Second, to evaluate sensitivity of our results to tree topology, we constructed an alternative phylogeny directly from DNA sequence data. For practical reasons (i.e. aligning a multigene DNA matrix across many thousands of taxonomically disparate species is a computationally challenging task, and many species are missing sequence data), we resolve the tree to genera and include species as polytomies, as in the phylomatic tree. The phylogeny was assembled using RAxML (Stamatakis, Hoover & Rougemont 2008) and a GTR+G model for each of the seven DNA regions analysed. The support of the resulting tree was assessed using 100 bootstrap replicates. Finally, branch lengths were calibrated in millions of years by enforcing a relaxed molecular clock and multiple fossil calibrations in the software BEAST (Drummond et al. 2012). Further details of tree reconstruction are provided as Supporting Information. We refer to this topology as the ML tree. The two trees therefore differ in branch lengths and resolution above the genus level.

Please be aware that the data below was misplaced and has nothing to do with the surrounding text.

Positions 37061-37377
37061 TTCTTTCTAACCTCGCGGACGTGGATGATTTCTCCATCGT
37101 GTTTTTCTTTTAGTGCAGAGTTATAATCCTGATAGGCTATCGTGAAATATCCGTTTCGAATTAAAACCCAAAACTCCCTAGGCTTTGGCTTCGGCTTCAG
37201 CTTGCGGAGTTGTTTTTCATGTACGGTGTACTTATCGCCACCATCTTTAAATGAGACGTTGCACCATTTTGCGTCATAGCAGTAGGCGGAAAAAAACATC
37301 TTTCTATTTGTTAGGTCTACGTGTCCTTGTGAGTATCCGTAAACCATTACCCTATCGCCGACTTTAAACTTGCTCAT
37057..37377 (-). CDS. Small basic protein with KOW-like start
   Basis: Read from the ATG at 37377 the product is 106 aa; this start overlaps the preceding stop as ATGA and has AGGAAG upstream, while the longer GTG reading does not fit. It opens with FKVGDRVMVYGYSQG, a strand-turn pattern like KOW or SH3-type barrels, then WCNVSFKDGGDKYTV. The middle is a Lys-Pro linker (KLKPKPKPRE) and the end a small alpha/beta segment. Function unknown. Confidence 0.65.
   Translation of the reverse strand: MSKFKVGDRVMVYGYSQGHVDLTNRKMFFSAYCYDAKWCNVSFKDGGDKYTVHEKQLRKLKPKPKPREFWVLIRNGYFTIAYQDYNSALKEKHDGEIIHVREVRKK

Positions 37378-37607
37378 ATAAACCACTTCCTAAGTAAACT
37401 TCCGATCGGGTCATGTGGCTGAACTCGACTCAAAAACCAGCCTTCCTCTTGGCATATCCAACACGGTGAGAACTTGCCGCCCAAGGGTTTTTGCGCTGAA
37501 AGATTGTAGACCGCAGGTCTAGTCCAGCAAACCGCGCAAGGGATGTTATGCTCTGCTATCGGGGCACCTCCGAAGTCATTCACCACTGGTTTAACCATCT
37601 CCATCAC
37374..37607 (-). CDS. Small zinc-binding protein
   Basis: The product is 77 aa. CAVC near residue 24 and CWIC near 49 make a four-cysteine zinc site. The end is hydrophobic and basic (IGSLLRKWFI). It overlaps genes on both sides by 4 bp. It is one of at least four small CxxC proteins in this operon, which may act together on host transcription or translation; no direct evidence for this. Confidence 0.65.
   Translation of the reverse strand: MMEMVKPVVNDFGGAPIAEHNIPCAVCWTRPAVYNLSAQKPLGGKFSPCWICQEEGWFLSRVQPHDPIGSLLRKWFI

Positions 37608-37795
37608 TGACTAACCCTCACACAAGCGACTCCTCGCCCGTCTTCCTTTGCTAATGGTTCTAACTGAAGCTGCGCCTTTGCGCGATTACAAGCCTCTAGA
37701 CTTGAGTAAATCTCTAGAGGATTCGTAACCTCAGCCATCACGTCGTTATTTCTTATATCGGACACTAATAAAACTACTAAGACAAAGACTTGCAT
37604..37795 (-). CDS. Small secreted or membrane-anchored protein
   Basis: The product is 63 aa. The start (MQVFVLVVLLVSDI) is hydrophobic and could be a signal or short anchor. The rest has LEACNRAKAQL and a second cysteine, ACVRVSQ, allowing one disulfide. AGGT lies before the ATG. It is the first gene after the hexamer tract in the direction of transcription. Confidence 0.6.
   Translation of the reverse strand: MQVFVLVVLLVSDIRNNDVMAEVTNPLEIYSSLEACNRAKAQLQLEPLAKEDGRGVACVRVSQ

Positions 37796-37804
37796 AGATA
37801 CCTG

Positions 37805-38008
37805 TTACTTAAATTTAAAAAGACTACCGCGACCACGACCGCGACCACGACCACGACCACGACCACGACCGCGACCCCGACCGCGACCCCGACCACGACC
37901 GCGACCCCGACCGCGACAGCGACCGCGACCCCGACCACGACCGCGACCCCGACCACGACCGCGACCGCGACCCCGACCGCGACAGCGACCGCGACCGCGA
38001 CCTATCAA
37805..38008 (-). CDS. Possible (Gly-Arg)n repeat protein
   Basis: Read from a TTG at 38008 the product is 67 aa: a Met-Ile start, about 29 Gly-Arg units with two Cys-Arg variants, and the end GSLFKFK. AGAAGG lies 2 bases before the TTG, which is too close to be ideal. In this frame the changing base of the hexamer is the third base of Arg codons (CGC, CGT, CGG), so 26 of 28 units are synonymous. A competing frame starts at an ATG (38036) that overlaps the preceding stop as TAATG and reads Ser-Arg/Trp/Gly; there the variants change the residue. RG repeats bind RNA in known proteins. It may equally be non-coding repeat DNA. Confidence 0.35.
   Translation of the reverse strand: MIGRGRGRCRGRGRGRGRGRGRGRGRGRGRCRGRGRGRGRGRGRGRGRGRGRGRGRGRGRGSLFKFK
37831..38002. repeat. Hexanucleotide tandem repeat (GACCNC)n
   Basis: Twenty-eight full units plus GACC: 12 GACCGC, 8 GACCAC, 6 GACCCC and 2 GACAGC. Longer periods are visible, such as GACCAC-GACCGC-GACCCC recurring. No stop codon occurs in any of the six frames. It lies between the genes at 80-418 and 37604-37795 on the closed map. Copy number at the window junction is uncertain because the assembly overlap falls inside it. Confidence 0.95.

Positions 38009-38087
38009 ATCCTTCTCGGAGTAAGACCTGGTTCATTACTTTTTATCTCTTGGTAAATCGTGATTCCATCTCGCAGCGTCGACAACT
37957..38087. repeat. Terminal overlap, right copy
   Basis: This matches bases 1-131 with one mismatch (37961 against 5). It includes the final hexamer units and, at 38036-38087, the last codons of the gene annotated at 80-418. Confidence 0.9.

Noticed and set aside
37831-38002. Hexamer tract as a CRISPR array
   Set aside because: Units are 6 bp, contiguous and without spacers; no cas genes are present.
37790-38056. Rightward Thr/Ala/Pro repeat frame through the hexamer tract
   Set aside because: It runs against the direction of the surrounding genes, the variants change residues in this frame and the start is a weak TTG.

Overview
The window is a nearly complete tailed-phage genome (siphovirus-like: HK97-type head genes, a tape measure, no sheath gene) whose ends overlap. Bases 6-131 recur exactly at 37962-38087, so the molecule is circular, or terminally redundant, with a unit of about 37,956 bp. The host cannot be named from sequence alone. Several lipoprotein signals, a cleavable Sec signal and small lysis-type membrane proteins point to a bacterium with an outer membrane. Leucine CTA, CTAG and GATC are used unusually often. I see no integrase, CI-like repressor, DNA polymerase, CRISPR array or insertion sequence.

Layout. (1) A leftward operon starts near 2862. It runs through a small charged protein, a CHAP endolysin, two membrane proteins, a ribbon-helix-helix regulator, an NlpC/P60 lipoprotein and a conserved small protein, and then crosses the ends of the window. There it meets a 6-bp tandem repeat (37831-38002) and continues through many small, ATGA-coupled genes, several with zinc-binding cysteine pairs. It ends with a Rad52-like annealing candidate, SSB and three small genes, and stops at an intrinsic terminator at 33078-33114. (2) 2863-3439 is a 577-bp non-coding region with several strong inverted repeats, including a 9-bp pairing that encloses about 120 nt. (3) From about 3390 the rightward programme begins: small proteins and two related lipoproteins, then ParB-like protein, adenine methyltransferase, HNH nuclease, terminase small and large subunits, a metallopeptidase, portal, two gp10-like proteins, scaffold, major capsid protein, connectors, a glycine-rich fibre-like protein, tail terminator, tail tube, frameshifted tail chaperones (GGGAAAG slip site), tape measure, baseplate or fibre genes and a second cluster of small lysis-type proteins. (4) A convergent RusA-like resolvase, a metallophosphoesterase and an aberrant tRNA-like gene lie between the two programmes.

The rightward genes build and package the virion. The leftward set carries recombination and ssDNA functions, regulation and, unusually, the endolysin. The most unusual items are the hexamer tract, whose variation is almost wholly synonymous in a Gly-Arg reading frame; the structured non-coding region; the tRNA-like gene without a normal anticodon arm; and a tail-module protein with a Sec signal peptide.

Subsequent analyses were performed using the ‘ape’ (Paradis, Claude & Strimmer 2004) and ‘picante’ (Kembel et al. 2010) libraries in R (http://www.R-project.org; R Development Core Team).

Evaluating phylogenetic conservatism

First, for each species, we determined the mean day of year for FF and FL across all available years for the global data set, first averaging FF and FL within sites and then averaging across sites. Second, we calculated the variance in flowering times as the standard deviation in FF between years for species with ≥5 observations (species × year) at a given site and also averaging across sites. Site data (Table 1) vary in both duration (number of years) and time period (historical sampling dates), and it is therefore possible that climate change in recent decades may have impacted some data sets more than others. Although comparison among species within sites should be unaffected, comparisons among species occupying different sites could be more sensitive (see 'Discussion').